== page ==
noun, plural ta·bu·lae ra·sae [tab-yuh-lee -rah-see, -zee, rey-; Latin tah-boo-lahy -rah-sahy]. /ˈtæb yəˌli ˈrɑ si, -zi, ˈreɪ-; Latin ˈtɑ bʊˌlaɪ ˈrɑ saɪ/.
QUIZ YOURSELF ON “THEIR,” “THERE,” AND “THEY’RE”
Origin of tabula rasa
Words nearby tabula rasa
Example sentences from the Web for tabula rasa
During the Enlightenment, the fresh start idea was given a philosophical boost when John Locke argued that each person begins life with a tabula rasa, what we think of today as a “blank slate.”
Rasa said 15 people were injured in the attack, and four of them are in critical condition.
“All the injuries we treated were consistent with laceration-type injuries,” said Rasa.
Rasa added: “As far as I can tell most of the victims were students.”
“It was a chaotic scene,” said Capt. Robert Rasa of the Cy-Fair Volunteer Fire Department.
Asked why the suspect would use a knife, Rasa had no explanation.
In his Tabula ad situandos et concordandos menses cum signis in dorso astrolabii in Atti della soc.Giovanni Boccaccio, a Biographical Study|Edward Hutton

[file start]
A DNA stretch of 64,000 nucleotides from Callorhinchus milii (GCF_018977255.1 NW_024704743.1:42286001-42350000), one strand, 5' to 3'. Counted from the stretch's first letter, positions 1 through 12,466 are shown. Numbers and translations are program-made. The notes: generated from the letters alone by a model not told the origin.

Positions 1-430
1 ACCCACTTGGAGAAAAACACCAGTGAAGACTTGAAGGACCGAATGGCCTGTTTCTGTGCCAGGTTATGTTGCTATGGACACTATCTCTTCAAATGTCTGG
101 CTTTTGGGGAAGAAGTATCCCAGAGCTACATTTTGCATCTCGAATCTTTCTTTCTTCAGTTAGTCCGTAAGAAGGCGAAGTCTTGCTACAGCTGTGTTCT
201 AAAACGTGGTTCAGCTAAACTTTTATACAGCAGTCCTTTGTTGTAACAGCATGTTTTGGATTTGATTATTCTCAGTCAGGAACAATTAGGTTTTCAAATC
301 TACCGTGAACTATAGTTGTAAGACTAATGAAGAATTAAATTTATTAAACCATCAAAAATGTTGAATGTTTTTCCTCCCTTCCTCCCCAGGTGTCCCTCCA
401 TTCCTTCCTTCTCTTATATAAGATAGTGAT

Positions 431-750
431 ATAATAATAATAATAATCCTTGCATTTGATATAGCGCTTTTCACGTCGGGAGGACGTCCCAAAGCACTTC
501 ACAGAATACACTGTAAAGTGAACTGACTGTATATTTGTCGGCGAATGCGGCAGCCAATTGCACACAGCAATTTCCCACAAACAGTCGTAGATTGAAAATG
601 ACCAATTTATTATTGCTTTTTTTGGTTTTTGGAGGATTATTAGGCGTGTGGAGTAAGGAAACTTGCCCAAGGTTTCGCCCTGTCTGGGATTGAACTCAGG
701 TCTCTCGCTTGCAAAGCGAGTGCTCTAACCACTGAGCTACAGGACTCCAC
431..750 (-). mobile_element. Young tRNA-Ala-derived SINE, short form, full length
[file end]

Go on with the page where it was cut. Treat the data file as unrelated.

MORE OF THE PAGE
The soul, originally a tabula rasa, is gradually perfected by the ideas which theoretical speculation acquires.A History of Mediaeval Jewish Philosophy|Isaac Husik
It was said to be impossible to escape, from one end of the country to the other, the tin-tan-tabula of their jubilation.I, Thou, and the Other One|Amelia Edith Huddleston Barr
The two former are lost, and most scholars deny the authenticity of the Tabula on the ground of material and verbal anachronisms.
Item alia tabula expositoria vocabulorum difficilium eiusdem Biblie.Old English Libraries|Ernest Savage
British Dictionary definitions for tabula rasa
noun plural tabulae rasae (ˈtæbjʊliː ˈrɑːsiː)
Word Origin for tabula rasa
Cultural definitions for tabula rasa
Something new, fresh, unmarked, or uninfluenced. Tabula rasa is Latin for “blank slate.”